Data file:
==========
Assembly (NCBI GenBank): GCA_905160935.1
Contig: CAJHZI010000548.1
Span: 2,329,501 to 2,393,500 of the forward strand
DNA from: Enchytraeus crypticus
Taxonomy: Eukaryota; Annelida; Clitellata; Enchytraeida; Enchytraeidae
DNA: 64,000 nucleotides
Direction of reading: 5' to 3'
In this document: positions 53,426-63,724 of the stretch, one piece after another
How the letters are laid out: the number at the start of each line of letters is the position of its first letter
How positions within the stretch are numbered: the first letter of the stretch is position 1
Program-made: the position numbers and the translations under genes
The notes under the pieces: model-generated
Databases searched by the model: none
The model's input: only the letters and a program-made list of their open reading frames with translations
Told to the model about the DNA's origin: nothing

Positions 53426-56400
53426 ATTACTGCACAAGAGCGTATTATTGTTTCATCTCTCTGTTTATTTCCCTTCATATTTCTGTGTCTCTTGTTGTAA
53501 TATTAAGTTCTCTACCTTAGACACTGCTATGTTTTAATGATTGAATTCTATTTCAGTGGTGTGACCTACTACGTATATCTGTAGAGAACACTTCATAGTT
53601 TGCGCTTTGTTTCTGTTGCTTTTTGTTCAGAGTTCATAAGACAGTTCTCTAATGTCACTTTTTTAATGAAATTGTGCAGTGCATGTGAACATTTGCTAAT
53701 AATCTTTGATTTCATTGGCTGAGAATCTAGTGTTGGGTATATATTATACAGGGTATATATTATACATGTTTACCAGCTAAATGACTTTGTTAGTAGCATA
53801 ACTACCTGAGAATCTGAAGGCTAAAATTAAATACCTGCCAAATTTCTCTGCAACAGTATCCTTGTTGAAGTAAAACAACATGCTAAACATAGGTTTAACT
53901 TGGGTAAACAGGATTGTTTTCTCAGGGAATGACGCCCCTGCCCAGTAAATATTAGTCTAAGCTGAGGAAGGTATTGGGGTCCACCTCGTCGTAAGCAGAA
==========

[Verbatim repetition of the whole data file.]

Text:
Assembly (NCBI GenBank): GCA_905160935.1
Contig: CAJHZI010000548.1
Span: 2,329,501 to 2,393,500 of the forward strand
DNA from: Enchytraeus crypticus
Taxonomy: Eukaryota; Annelida; Clitellata; Enchytraeida; Enchytraeidae
DNA: 64,000 nucleotides
Direction of reading: 5' to 3'
In this document: positions 53,426-63,724 of the stretch, one piece after another
How the letters are laid out: the number at the start of each line of letters is the position of its first letter
How positions within the stretch are numbered: the first letter of the stretch is position 1
Program-made: the position numbers and the translations under genes
The notes under the pieces: model-generated
Databases searched by the model: none
The model's input: only the letters and a program-made list of their open reading frames with translations
Told to the model about the DNA's origin: nothing

Positions 53426-56400
53426 ATTACTGCACAAGAGCGTATTATTGTTTCATCTCTCTGTTTATTTCCCTTCATATTTCTGTGTCTCTTGTTGTAA
53501 TATTAAGTTCTCTACCTTAGACACTGCTATGTTTTAATGATTGAATTCTATTTCAGTGGTGTGACCTACTACGTATATCTGTAGAGAACACTTCATAGTT
53601 TGCGCTTTGTTTCTGTTGCTTTTTGTTCAGAGTTCATAAGACAGTTCTCTAATGTCACTTTTTTAATGAAATTGTGCAGTGCATGTGAACATTTGCTAAT
53701 AATCTTTGATTTCATTGGCTGAGAATCTAGTGTTGGGTATATATTATACAGGGTATATATTATACATGTTTACCAGCTAAATGACTTTGTTAGTAGCATA
53801 ACTACCTGAGAATCTGAAGGCTAAAATTAAATACCTGCCAAATTTCTCTGCAACAGTATCCTTGTTGAAGTAAAACAACATGCTAAACATAGGTTTAACT
53901 TGGGTAAACAGGATTGTTTTCTCAGGGAATGACGCCCCTGCCCAGTAAATATTAGTCTAAGCTGAGGAAGGTATTGGGGTCCACCTCGTCGTAAGCAGAA